Monday, July 7, 2014

Music Monday with Author S.D. Grady

As an author who can't write without music I wanted to find like-minded (or like-bound) authors who shared my passion (or chains).  Without music the scenes don't unfold, the emotions don't play out, the vivid scene required doesn't occur.  I'm excited to share with you authors who write by music and how it's inspired them.   Today I introduce S.D. Grady.  :)

Searching for the Darkness in the Sound by S.D. Grady

Book Title - The Heart of the Dragon
Genre - romance, erotic romance, historical, fantasy (as in Once Upon a TIme In a Land Far Away)Heat Level -SensualSexual Orientation - m/fContent Warnings - Battle sequences, dismemberment, medieval warfare, massive casualties, sword play, bloody
I can't say that music is the initial inspiration for any of my stories, as music is such an integral part of my life. It's a constant tattoo that accompanies me just about every moment of the day. However, music always propels my muse forward.  I look to my ever expanding library to keep my ear, and my brain, alive and searching for new thoughts, tales, and sounds.  I am particularly fond of orchestral soundtracks for film--possibly because they are often scored for action and emotion. So they reflect the feelings I am trying to transfer to the laptop screen at any given instant.

From the first instant, The Heart of the Dragon was destined to be a dark, moody romance full of danger.  Prince Pietro is a shadowed character, living on the edge of myth and supposition. But his actions are clearly delineated in blood and fire. Thus, I turned to sounds that fueled emotions like anger, fear, and even echoes of times in the distant past.

The song that I most keenly associate with The Dragon is: Duel of the Fates from Star Wars: Episode I soundtrack by John Williams.The choral motif is stunning. I can never sit still when it's playing, and neither can my fingers.
When attempting to regain a sense of the otherworld I relate Pietro's palace with, I turned to Canto Gregoriano. This recording of Gregorian Chant by the Benedictine Monks truly captures the echoes and sense of patience that belong in an ancient stronghold.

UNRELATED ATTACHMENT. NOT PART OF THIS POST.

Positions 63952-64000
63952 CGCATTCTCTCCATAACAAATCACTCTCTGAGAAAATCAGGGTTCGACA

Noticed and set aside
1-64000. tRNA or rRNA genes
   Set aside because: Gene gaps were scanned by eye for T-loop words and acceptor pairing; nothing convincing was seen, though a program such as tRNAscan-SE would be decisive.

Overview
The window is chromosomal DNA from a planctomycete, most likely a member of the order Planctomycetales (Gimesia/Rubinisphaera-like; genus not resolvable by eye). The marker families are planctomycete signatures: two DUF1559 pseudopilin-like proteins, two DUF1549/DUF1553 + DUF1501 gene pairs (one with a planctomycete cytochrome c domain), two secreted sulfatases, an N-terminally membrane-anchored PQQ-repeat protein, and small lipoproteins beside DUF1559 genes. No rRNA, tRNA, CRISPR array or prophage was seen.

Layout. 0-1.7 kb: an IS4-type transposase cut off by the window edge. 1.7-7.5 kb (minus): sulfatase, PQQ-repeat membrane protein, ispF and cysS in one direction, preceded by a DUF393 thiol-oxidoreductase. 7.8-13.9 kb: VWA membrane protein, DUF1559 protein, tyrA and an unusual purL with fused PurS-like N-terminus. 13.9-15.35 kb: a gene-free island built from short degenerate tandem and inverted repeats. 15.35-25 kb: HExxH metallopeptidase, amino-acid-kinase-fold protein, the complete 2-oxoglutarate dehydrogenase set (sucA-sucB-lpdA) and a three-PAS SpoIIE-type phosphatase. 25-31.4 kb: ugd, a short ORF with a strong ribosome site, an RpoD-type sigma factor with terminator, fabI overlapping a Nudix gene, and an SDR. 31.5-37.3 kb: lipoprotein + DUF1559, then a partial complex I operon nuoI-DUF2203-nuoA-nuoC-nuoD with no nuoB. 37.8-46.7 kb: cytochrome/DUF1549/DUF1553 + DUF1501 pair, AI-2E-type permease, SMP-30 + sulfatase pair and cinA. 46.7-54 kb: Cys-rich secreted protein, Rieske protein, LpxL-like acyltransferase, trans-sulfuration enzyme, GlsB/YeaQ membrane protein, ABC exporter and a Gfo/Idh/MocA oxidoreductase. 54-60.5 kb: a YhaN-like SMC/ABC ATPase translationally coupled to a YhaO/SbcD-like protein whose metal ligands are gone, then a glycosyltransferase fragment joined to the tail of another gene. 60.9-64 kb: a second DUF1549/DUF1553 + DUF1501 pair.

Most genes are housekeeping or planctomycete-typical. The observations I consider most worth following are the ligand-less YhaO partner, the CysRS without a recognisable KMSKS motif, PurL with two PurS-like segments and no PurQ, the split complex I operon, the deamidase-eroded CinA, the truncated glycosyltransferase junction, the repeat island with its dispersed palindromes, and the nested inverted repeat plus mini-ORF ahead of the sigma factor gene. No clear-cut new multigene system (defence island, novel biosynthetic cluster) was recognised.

However, there are always my stand-bys guaranteed to help me connect with "the zone."  The Braveheart soundtrack, any Celtic Woman CD and a healthy dose of Beethoven will send me into the depths of my imagination.

As to Pietro's personal music?  He gets the Imperial March from Star Wars: Episode IV 

Blurb for The Heart of the Dragon:
At night, he fights. In the dawn, he loves. Only with her, he lives. 
Lady Yelena is sent in marriage to Prince Pietro, known as the Vellenican Dragon. Instead of her sisters' elegant beauty, she brings a dowry of swords to the warrior prince. A hard man to love, night after night the prince leaves Yelena behind as he battles against the evil Wasti in a generations long war. Each morning he returns to her bloody and beaten. They despair of ever finding peace for their homelands. Then Yelena discovers treachery in her personal guard and she must find the strength to raise her own sword and fight for her family, her honor, and her prince.
Buy links:

Want to know more about S.D. Grady?  Check her out at: 

Hope you enjoyed!



  1. The book sounds wonderful, S.D.!

  2. Thanks, Elaina, for having me today! Music has always been near and dear to my heart. Thanks, Jerri (((hugs)))

    1. Absolutely! Thanks for the last minute swap and for being a guest. :)

  3. I get a lot of mileage out of Behind Blue Eyes while tuning my nerves, but while writing I tend to turn to music in languages I don't understand. Purely instrumental just doesn't do it for me.

    1. I tend to need lyrics, and the lyrics may have nothing to do with the scene, or they may have everything. The way the singer sings or the music behind the lyrics may be what drives the song for me. But I always need music playing. Instrumental is hard, but I adore the soundtracks to both 300 and Gladiator. So amazing.